Since the launch of YouTube in 2005, limits on video distribution have been minimised and eliminated, while the capture and distribution of in-class materials has sky-rocketed. Likewise, technologies dedicated to lecture capture have grown alongside demand. In 2016, it was estimated that the dedicated lecture capture market was a $126.2m industry, expected to double in size by 2021. Typically there are multiple points of focus in the classroom, thus capturing multiple sources with switching and/or mixing has made sense. The lecturer and their movements and gesticulations are often a crucial visual cue for students, and a camera capturing student questions could also be important. Professors are also reliant on supporting material to aide their teaching with doc-cams, models, videos and most crucially, PowerPoint-style presentations serving as the basis of many lessons.
The Case for Multi-Stream
With switching/mixing requiring a dedicated body in the classroom (often the lecturer needing to decide when to switch inputs), or a post-production editor mixing multiple sources, offering options to the viewers to allow each individual to personalise their viewing and learning experience makes sense. Interested in reading the fine print of the slides? Switch to a feed of the onscreen lecture materials. The professor is getting excited? Switch dynamically to picture-in-picture mode to keep an eye on the action. Need a better view of the model being discussed? Switch the doc-cam feed to fill the screen, until it is time to switch back to the slides. Kaltura, Ensemble, Presentations2Go, and Panopto – major players in the lecture capture and distribution market – have identified this need for flexibility and viewer control, and all are offering a version of a multi-stream player within their platforms.
Working with Multi-Stream
When choosing an encoding/recording option for multi-stream, there are a few key features needed to make this process fluid and easy to operate for students, lecturers and IT administrators alike. Firstly, multi-stream requires multiple inputs; for the moment, this is often just two inputs, one for presentation materials and one for a camera. Most often, PowerPoint material will be coming from a system with the ability to transmit HDMI. In terms of the second input, with both HDMI and SDI cameras on the market, it may be best to base the decision on existing equipment. If however, the hope is to remain as flexible as possible, there are devices offering a second, configurable HDMI or SDI input. Secondly, because computers typically work at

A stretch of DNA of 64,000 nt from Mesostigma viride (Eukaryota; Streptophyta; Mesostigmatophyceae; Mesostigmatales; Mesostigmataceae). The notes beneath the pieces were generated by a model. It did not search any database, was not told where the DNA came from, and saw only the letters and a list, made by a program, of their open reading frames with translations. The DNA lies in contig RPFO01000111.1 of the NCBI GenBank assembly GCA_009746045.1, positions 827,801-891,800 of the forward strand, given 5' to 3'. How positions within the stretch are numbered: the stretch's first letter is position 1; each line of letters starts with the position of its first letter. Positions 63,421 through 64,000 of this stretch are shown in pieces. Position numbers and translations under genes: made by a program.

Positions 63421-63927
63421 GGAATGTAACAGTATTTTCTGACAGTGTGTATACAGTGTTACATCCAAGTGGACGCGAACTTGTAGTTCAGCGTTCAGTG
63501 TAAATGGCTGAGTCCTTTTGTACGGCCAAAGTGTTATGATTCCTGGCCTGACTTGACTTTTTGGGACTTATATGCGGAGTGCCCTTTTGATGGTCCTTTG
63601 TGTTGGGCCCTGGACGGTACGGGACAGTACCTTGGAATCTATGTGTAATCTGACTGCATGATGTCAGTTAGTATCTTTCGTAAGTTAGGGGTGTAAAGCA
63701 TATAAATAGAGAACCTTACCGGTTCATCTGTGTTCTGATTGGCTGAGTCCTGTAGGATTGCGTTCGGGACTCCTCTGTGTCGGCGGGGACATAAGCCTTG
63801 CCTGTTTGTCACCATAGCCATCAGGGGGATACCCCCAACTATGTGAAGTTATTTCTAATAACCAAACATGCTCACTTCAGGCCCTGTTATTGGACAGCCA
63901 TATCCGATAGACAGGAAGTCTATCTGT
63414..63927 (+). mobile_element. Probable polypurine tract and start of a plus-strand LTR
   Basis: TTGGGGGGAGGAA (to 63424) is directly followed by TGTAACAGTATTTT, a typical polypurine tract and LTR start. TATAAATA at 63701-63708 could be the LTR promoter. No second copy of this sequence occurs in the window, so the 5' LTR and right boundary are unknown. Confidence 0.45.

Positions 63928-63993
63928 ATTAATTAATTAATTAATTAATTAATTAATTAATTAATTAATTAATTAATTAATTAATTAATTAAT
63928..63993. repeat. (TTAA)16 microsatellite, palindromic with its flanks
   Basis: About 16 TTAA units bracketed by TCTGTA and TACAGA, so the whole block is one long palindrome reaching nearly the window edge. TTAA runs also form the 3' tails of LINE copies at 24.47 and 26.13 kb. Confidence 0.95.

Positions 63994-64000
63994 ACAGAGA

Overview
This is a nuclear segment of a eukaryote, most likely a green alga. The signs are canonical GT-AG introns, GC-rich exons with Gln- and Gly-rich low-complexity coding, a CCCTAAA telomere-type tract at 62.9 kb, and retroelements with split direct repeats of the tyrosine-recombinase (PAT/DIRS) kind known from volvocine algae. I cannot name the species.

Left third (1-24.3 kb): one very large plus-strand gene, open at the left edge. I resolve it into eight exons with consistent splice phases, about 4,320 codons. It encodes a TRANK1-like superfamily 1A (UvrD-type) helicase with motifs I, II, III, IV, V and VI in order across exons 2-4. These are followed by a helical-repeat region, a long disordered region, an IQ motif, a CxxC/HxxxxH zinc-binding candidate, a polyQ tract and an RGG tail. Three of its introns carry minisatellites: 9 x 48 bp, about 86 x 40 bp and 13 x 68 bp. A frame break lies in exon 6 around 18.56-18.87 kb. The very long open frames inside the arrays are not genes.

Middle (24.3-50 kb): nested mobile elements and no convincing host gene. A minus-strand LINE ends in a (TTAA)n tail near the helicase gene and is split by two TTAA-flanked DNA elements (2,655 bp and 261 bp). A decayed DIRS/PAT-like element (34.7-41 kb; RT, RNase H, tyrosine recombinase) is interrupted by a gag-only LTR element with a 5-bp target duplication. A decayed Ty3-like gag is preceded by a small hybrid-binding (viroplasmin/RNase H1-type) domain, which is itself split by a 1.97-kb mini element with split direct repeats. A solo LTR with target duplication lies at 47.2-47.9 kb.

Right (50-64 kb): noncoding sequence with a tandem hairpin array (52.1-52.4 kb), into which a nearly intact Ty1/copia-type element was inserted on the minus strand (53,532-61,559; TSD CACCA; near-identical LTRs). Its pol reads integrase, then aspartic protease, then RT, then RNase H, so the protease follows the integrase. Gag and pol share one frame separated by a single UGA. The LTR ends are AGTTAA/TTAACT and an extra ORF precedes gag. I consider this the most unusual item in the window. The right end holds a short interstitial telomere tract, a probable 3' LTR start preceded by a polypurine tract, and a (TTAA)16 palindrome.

60 frames per second (fps) and cameras often capture at 25 fps (in Europe) or 29.97 fps (in North America), over time video captured and streamed from these sources can drift and fall out of sync. To ensure a top-notch experience, the two sources need to live in perfect sync; there is nothing more distracting – and therefore dangerous to learning – than audio that does not match the video. Lastly, the encoder of choice should offer several different production modes, such as picture-in-picture or side-by-side, as certain layout configurations may make better sense depending on the content at hand.
Moving Forward with Multi-Stream Lecture Capture Capabilities
At the end of the day, the key elements of lecture capture depend on each school’s individual needs. There are however considerations that can make a major difference and by keeping these in mind, the educational institution can drive a better lecture capture experience: 1. Make it multi by ensuring that the device on hand has dual encoding capabilities. Prioritise user experience by putting the choice for picture-in-picture, side-by-side, or others in the hands of the students and professors so they see what they want, when they want—affording optimal audience engagement. 2. Ease of integration is king, with simple integration into existing VMS/ LMS and especially with set-and-forget scheduling options. Bonus points for APIs that offer deeper levels of customisation to the educational institution. 3. Flexibility in terms of saving, storing and archiving content. A simple archiving process saves content to a variety of possible storage locations and/ or stores and forwards content to ensure the local storage never reaches capacity. 4. When thinking about multi, look for an encoder that has frame synchronisers to ensure the differing frame rates of video sources remain perfectly in sync at all times and deliver the ultimate viewing experience.
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